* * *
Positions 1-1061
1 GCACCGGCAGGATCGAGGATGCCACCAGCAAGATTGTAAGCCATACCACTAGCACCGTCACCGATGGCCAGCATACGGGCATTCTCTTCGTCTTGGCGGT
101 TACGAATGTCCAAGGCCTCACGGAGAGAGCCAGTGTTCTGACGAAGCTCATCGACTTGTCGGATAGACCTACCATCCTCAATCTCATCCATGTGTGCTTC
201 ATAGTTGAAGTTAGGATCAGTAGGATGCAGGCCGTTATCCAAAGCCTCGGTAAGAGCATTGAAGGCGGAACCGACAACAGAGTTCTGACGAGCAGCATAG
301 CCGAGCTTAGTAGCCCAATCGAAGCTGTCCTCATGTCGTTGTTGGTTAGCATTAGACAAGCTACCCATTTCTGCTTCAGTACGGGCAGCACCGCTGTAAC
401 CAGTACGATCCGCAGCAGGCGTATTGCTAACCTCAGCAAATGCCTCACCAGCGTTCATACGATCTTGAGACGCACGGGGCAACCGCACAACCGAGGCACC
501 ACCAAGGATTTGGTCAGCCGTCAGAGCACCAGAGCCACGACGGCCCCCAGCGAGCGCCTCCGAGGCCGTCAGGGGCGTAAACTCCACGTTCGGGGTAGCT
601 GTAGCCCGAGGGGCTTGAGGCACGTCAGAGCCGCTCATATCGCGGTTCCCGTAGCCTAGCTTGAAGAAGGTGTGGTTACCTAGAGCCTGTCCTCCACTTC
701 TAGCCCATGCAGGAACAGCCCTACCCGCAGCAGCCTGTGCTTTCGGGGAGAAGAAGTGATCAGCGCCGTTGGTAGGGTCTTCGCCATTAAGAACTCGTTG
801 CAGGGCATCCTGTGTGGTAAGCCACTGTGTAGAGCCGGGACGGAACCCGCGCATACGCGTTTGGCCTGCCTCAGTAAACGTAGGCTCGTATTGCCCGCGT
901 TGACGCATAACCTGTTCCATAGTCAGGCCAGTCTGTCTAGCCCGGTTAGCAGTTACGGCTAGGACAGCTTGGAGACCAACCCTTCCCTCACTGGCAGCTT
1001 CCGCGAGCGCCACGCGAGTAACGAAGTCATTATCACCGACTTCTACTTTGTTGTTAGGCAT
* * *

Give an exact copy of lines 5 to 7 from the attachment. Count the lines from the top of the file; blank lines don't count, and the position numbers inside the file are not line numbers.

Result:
301 CCGAGCTTAGTAGCCCAATCGAAGCTGTCCTCATGTCGTTGTTGGTTAGCATTAGACAAGCTACCCATTTCTGCTTCAGTACGGGCAGCACCGCTGTAAC
401 CAGTACGATCCGCAGCAGGCGTATTGCTAACCTCAGCAAATGCCTCACCAGCGTTCATACGATCTTGAGACGCACGGGGCAACCGCACAACCGAGGCACC
501 ACCAAGGATTTGGTCAGCCGTCAGAGCACCAGAGCCACGACGGCCCCCAGCGAGCGCCTCCGAGGCCGTCAGGGGCGTAAACTCCACGTTCGGGGTAGCT